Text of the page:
CARRIE BICKMORE: Well to help us answer that question, we are talking to the Education Minister Christopher Pyne. Well, Prime Minister Pyne does have a nice ring to it, yeah?
CHRISTOPHER PYNE: [Laughter] Carrie - no, I think we have a very good Prime Minister in Tony Abbott and we are 100 per cent supportive of him continuing in that role. I don't think too many people are - have Prime Minister Pyne on their lips today.
WALEED ALY: So, just to be clear, Minister - of all colleagues of yours that we have mentioned - Malcolm Turnbull, Julie Bishop, your very good self, Joe Hockey - are you saying they would all make worse prime ministers than Tony Abbott?
CHRISTOPHER PYNE: No, I am saying that we have an excellent Prime Minister who's been elected in 2013, who is making the strong and important decisions, Waleed, that need to be made. Sure, people love a distraction, they love a leadership contest or speculation, because they distract people from the big issues, but the issues like debt and deficit and building the roads of the 21st century and providing for those people in our community who need to be provided for - that is the job the Government is getting on with.
GORGI COGHLAN: Well Minister, your government is in trouble. This isn't just an Australia Day issue. Recently we are hearing, of course, that Rupert Murdoch and others have called for the Prime Minister's chief of staff, Peta Credlin to be sacked. Why is she getting so much attention?
CHRISTOPHER PYNE: I think she's getting a lot of attention because she is a very important part of the Government, the enemies or opponents of the Government would like to tear down one of the major struts that is holding the Government in place. And Peta Credlin played an important role in getting us elected and people would dearly love to see her go down, because it would weaken the Government.
WALEED ALY: Sorry, I'm just wondering for how long you have considered Rupert Murdoch to be an enemy or opponent of the Government? Given you have said that they are the people calling for Peta Credlin to be sacked?
CHRISTOPHER PYNE: Well, I am rather talking about our enemies in the Labor Party and the Opposition, the Greens, etcetera, who would love to see this story continue on for some time.
WALEED ALY: But they're not the ones making this call. This call has come specifically from Rupert Murdoch and he is a lone voice, but he seems to be leading the charge at the moment. Is he your enemy?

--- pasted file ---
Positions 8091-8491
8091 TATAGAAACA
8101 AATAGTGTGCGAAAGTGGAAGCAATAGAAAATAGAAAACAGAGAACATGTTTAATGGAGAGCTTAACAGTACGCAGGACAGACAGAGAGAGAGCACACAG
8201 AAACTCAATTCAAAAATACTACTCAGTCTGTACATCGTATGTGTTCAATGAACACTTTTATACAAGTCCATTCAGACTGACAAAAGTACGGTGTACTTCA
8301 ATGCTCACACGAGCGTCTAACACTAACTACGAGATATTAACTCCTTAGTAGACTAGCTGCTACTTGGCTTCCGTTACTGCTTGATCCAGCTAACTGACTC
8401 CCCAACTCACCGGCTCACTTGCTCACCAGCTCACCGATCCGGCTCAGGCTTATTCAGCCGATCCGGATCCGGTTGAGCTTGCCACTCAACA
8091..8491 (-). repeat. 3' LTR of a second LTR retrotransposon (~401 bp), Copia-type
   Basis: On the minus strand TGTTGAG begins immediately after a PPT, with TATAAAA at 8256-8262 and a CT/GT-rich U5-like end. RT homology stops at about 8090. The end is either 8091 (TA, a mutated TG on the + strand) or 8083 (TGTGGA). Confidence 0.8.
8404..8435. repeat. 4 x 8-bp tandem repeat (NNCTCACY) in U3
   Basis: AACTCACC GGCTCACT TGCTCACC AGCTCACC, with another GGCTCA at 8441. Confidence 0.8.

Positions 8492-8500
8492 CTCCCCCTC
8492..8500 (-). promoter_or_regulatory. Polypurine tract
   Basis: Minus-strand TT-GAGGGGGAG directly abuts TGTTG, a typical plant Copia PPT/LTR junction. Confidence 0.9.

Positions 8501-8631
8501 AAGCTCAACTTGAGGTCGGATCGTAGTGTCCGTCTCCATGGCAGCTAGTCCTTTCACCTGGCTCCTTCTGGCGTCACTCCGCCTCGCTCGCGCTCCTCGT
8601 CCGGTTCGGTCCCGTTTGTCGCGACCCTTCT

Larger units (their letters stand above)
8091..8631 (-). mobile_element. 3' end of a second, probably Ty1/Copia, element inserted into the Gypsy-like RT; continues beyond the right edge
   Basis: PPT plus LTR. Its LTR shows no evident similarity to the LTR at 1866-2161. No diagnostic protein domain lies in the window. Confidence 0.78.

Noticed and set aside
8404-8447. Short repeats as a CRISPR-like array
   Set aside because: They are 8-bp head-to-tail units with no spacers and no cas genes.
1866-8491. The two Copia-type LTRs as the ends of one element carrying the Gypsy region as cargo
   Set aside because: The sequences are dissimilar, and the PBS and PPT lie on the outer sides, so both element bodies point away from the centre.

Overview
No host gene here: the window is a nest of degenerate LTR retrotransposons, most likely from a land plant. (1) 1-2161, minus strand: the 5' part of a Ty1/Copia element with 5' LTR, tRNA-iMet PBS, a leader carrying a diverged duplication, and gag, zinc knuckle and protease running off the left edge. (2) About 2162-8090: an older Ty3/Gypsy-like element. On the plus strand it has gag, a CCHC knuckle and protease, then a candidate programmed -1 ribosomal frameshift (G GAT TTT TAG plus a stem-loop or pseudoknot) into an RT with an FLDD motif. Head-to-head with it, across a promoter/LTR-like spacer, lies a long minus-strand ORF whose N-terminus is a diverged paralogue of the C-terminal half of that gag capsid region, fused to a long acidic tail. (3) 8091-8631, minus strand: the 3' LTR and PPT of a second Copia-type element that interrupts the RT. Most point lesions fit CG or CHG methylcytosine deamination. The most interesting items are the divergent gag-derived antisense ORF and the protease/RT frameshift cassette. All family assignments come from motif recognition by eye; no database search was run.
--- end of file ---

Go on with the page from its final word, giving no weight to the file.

CHRISTOPHER PYNE: No. Of course not. Rupert Murdoch has got better things to do than be the enemy of a particular government. He is a citizen of the United States, a former citizen of Australia, of course, he is a great Australian, but just because Rupert Murdoch says a particular thing doesn't mean that the Government is going to respond to that particular request from Rupert Murdoch.
CARRIE BICKMORE: With Rupert Murdoch's comments, with Andrew Bolt's comments - the Prime Minister's decision, the knighthood was pathetically stupid. Have you guys lost a cheer squad?
CHRISTOPHER PYNE: Look it's fine for friends not to always agree with each other, obviously we don't expect journalists like Andrew Bolt to support or - say that the government's doing a good job, because he's a professional journalist. He has to call it as he sees it. I have always appreciated his contributions. I would say the same thing about some of the press in the Fairfax press or even the ABC.
WALEED ALY: You left out one massive network in that answer, Christopher Pyne. Do you want to...
CHRISTOPHER PYNE: And Channel Ten of course! And Channel Ten. And you, Carrie, and Tommy and Waleed and Georgi. You are all going to contribute to public policy! I think in fact The Project has made public policy much more accessible to a lot of Australians, I think you do a great job.
WALEED ALY: That's great. But it isn't going to make me go any softer on you right now.
CHRISTOPHER PYNE: Waleed, you have never gone soft on me ever! All the radio interviews we've ever done you have always got stuck right into me. That's fine. That's democracy.
WALEED ALY: Damn straight! Let's get into some democracy right now then.
CHRISTOPHER PYNE: Take the gloves off!
WALEED ALY: The Australia Day debacle which really seems to have triggered all of this, it isn't where it comes from. Isn't the heart of this problem that the Government had a budget that the voters have emphatically rejected, and your education portfolio, which you have mentioned, is a major part of that. There's pollings showing that support for that has fallen off a cliff in the last few months. Do you accept responsibility for the predicament the Government is in right now?
CHRISTOPHER PYNE: No. Not at all. Good government policy isn't always immediately popular. But good government policy is what makes our country great. It what's made it great for many decades. When the Labor Party introduced the Higher Education Contribution Scheme, it was opposed by the very same people that are opposing the reforms that I'm introducing right now.
CARRIE BICKMORE: Well, we appreciate your time tonight. Chat again soon. Thank you.
CHRISTOPHER PYNE: A pleasure.